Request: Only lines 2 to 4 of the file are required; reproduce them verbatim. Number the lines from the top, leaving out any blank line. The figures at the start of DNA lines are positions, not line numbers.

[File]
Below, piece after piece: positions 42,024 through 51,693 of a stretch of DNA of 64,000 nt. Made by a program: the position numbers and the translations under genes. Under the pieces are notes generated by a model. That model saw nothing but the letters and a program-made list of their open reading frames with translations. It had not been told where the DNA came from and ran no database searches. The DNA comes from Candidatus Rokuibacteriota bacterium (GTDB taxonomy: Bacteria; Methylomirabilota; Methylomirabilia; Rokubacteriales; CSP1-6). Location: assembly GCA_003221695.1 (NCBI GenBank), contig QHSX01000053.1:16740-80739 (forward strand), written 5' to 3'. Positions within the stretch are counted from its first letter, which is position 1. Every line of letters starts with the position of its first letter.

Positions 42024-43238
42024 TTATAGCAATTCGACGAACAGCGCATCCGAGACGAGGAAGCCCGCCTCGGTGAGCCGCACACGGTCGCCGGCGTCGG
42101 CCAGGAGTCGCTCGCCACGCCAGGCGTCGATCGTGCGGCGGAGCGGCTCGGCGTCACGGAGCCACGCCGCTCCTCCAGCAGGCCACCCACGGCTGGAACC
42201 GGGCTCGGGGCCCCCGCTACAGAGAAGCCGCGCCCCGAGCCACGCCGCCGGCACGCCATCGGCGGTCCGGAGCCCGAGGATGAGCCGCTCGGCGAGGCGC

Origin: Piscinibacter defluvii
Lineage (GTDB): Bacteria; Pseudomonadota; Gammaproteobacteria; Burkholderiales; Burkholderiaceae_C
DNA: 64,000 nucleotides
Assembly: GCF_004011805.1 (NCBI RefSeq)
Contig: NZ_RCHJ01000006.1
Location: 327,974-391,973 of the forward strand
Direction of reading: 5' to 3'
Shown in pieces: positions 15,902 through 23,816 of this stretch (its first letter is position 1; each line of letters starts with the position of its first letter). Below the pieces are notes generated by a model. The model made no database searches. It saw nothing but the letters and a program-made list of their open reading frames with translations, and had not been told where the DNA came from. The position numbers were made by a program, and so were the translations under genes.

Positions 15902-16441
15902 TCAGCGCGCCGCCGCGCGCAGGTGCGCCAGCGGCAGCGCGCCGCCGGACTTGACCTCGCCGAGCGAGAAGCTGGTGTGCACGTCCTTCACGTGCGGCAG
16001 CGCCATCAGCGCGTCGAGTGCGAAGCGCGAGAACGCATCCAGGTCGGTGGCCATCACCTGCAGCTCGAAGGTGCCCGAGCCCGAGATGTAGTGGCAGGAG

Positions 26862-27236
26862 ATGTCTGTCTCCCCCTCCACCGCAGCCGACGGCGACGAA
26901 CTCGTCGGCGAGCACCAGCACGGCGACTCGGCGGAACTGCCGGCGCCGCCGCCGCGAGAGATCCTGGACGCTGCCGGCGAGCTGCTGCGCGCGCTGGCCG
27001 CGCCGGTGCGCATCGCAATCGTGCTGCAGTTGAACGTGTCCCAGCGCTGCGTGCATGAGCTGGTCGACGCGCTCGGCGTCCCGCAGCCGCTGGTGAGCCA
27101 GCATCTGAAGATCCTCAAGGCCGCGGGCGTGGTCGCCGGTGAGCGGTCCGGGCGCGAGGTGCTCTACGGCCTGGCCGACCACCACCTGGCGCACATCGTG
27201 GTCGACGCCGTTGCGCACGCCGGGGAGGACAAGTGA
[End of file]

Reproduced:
Positions 42024-43238
42024 TTATAGCAATTCGACGAACAGCGCATCCGAGACGAGGAAGCCCGCCTCGGTGAGCCGCACACGGTCGCCGGCGTCGG
42101 CCAGGAGTCGCTCGCCACGCCAGGCGTCGATCGTGCGGCGGAGCGGCTCGGCGTCACGGAGCCACGCCGCTCCTCCAGCAGGCCACCCACGGCTGGAACC